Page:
Mapping the locations where a single grid cell fires produces a triangular pattern, but a single cell can’t keep track of location on its own; there’s no way to tell the difference between points on the grid.

A specific location could be represented by a series of grid cells, with each contributing a "digit" to the overall "code," getting more and more precise by moving from cells that represent larger to smaller grids.

“Each grid cell’s firing represents a number of different locations, just like saying a number that has a five in the ones place doesn’t by itself tell you what the number is,” Balasubramanian says. “Our proposal is that grid cells are essentially a two-dimensional number system, so when they fire, they are collectively making a number out of the values in each of the different grids—just like 135 is a one in the hundreds place, a three in the tens, and a five in the ones.”

The next step was to determine what base this number system would use, given that it was a product of evolution rather than human ingenuity, like the decimal system base 10, or binary’s base 2. The researchers showed that, if evolution selected for the most amount of information using the least amount of cells, it would use something based on the mathematical constant e, or Euler's number.

Like pi, e is transcendental, meaning, among other things, that its decimals trail off into infinity without repeating patterns. Also like pi, e is found everywhere in nature, but rather than describing the ratio between a circle’s diameter and circumference, it is the basis for logarithms, exponential functions, and normal distributions, otherwise known as bell curves.

“It’s as if evolution figured out a deep theorem in number theory,” Balasubramanian says. “That’s what is beautiful about all this from a conceptual standpoint. “

Rather than assign a different neuron to keep track of each location on a number line, a computer scientist would use something like binary code. The research found that evolution produced a similar coding system based on Euler’s number.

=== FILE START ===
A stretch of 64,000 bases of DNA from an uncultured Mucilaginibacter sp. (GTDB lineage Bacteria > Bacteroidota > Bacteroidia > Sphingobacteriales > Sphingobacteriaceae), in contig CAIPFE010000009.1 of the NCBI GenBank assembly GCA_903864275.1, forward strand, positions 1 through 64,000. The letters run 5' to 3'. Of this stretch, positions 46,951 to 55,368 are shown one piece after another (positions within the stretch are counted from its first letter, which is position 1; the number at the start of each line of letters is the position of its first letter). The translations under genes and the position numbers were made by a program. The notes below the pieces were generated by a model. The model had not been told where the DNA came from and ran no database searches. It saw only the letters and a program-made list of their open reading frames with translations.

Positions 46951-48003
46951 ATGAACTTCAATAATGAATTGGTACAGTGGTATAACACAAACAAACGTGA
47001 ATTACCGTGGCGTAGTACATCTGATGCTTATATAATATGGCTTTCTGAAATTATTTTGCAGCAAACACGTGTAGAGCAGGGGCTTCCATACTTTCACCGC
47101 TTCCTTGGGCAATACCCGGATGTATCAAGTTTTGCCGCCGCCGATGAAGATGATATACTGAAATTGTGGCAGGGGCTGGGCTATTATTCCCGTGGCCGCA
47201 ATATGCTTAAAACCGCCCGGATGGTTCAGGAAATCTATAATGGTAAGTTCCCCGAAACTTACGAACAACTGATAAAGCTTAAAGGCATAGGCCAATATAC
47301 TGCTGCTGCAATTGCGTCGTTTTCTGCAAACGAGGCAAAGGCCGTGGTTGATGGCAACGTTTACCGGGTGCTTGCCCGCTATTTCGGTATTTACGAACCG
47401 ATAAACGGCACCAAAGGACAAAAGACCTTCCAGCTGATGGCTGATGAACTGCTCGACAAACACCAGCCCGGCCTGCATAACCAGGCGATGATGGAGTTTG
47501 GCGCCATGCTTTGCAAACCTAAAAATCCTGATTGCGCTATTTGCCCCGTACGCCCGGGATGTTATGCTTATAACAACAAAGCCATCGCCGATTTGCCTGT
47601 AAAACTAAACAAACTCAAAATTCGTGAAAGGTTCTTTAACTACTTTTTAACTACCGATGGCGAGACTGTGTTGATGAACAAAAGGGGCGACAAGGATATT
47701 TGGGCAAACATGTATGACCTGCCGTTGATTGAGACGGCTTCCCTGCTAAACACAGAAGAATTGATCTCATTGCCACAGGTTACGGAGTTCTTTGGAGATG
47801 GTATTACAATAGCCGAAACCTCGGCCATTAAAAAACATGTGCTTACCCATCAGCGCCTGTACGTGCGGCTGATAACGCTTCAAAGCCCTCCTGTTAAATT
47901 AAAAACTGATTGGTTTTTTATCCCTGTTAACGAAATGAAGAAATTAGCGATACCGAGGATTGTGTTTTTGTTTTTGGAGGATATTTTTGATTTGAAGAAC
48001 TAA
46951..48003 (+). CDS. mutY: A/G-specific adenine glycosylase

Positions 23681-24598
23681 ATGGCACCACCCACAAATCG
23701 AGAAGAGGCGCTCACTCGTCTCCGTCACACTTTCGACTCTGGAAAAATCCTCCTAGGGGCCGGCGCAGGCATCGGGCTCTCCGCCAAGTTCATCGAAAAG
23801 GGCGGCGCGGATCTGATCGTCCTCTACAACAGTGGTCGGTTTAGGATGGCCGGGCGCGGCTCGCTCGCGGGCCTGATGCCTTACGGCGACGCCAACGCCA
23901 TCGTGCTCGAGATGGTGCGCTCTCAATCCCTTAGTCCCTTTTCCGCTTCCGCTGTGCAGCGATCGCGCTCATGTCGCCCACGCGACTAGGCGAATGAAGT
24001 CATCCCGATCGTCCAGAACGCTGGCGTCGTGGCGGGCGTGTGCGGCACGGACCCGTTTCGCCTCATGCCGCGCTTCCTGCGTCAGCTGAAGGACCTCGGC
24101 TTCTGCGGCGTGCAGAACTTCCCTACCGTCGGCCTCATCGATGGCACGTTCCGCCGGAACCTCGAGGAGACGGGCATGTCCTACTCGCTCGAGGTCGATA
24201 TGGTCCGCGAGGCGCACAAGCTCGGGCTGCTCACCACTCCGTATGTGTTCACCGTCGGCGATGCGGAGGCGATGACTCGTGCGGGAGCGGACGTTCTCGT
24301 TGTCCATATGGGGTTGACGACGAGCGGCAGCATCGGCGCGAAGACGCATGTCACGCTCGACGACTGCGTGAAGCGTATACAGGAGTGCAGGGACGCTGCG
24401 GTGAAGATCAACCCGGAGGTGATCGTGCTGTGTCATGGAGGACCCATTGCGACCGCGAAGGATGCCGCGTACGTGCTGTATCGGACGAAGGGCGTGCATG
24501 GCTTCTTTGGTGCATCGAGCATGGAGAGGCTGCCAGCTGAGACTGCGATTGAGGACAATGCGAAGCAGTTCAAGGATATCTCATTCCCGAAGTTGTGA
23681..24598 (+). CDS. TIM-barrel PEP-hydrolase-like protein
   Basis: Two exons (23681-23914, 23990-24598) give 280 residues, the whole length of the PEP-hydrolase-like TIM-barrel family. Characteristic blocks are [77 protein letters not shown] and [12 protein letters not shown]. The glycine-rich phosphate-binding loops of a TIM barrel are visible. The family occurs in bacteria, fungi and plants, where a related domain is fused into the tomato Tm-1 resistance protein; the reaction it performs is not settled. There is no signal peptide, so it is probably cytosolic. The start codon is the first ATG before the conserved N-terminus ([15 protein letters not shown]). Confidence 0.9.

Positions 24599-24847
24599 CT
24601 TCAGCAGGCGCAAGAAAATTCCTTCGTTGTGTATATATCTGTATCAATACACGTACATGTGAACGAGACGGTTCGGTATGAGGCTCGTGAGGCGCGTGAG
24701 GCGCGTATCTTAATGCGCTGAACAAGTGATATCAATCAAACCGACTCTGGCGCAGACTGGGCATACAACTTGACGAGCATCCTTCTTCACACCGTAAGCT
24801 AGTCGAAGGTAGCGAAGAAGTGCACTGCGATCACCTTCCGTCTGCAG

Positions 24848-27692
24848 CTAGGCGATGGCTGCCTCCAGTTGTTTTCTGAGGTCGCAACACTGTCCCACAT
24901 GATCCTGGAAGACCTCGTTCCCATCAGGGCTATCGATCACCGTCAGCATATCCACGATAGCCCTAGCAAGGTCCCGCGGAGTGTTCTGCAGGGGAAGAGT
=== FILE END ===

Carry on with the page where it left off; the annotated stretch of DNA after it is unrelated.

Rather than assign a different neuron to keep track of each location on a number line, a computer scientist would use something like binary code. The research found that evolution produced a similar coding system based on Euler’s number.

For animals navigating a two-dimensional map, Balasubramanian and Wei predicted that the digits in the grids’ code would be related in square-root-of-e increments. Looking at actual grids derived from experiments with rats, this prediction was borne out: There are clusters of cells that represent grids which are successively square-root-of-e larger than one another, just like the digits in the tens place are ten times bigger than the ones.

“The crucial aspect is that this connects grid cells of different scales,” Wei says, “which allows you to solve the problem of figuring out where you are. So far, researchers have measured five grid scales in rats, but we predict they are going to find about 10. We think a 10-digit number is what you need to represent the 50 to 100 meters that make up the natural homing range of a rat.”

  • Text by Evan Lerner
  • Video by Chip Murphy